Tax revenue projections published for the MTBS in November last year also show that VAT as a percentage of total tax revenue collected will increase by 29%, compared to an average of around 16%. As VAT revenues increase as the economy grows, there must be an increase in VAT over the next three or four years.

Prediction 6: Excise duty increases will be in line with inflation

The alcohol industry, including the value chain, has suffered greatly from alcohol bans during the lockdown. Industry has requested that the excise tax not increase to the same level as in the past (ie higher than the rate of inflation).

The answer is that the excise aims to reduce the consumption of alcohol and tobacco products in the interest of health. Given this position and the fact that excise contributes significantly to revenue and collections, we expect the trend to continue and an increase based on inflation can be expected.

Prediction 7: The fuel tax increases

We expect increases in fuel taxes and contributions to the Road Accident Fund will also be announced and come into effect on April 1, despite record fuel prices at the pump. It will probably be at least 19 cents per liter for fuel tax and an additional nine cents per liter for the Road Accident Fund.

This is slightly higher than the rate of inflation and will help increase the total revenue intake. It is an easy tax to administer and any increase is less obvious than for other taxes.

Prediction 8: Tax on digital devices for TV licenses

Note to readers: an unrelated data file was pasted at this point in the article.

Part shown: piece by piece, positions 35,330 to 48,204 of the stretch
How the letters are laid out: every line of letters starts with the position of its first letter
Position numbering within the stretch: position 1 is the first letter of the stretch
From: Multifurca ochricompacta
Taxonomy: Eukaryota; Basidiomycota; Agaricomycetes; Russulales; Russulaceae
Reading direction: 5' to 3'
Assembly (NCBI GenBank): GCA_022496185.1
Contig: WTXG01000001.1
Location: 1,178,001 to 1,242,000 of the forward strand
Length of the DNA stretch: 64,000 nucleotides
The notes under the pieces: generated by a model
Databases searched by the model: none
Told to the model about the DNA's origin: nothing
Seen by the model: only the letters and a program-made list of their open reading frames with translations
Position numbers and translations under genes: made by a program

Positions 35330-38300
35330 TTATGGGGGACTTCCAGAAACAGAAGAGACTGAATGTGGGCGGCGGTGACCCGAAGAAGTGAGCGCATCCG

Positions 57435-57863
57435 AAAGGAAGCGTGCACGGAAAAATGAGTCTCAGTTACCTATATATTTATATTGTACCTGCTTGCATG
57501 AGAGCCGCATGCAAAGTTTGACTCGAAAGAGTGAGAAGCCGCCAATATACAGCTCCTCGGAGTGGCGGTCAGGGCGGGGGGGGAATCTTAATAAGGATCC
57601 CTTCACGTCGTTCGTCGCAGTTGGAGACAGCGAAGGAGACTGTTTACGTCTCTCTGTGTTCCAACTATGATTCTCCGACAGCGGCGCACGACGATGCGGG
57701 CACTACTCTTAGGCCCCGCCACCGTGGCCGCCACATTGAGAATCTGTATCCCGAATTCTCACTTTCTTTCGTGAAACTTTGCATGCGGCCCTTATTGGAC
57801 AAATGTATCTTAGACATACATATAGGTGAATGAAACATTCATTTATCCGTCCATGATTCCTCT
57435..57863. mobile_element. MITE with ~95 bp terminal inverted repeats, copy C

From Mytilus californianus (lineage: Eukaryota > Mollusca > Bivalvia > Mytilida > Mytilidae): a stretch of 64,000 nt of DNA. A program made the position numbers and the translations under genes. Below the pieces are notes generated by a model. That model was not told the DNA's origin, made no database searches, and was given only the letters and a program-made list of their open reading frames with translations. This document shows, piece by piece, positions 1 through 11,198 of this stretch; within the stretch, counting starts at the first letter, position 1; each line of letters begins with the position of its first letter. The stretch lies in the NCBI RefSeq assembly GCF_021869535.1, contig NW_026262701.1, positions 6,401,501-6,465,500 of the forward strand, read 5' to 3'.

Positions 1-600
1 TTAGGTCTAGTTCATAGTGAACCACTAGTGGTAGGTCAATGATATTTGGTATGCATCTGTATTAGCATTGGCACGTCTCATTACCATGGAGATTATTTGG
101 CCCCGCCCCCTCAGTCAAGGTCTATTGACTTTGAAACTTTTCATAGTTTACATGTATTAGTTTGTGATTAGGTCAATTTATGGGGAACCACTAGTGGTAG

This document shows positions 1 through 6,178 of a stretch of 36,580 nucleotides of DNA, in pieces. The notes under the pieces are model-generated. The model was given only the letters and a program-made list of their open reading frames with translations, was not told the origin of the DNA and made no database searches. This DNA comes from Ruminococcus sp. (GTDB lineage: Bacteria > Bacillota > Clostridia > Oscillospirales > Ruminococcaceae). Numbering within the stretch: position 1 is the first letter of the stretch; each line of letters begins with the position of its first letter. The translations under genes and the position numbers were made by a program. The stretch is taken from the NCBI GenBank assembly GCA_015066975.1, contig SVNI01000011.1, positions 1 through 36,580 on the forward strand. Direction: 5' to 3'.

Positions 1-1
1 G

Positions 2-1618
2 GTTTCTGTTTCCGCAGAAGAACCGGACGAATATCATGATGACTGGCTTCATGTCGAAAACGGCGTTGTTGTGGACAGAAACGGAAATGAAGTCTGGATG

The technology allows television content to be accessed across different devices, rendering the SABC TV licensing model obsolete. One way to solve this problem would be to introduce a data tax to collect more revenue on this.

Prediction 9: Deemed Exit Tax on Emigration Retirement Fund Interest

Last year, proposed changes were announced to impose a deemed exit tax on an individual’s interest in a pension fund when the individual ceases to be a South African tax resident. These changes were removed from the 2021 Tax Bill after public input and a process to renegotiate the affected tax treaties is required. The Minister is expected to announce the next steps in this regard.

Prediction 10: Pension Fund Reform

There are proposals to allow members to access one-third of their savings to the retirement fund while the balance of two-thirds must be preserved for retirement. The tax implications of these changes are still being worked out and the budget should provide the strategic direction for this significant change in retirement funding.

In conclusion

There is much speculation regarding the government’s treatment of the economy in this difficult fiscal environment, with the expectation that the burden will not be shifted to citizens in the form of higher taxes.

Charles de Wet is an executive consultant to the tax department of ENSafrica. The opinions expressed are his own.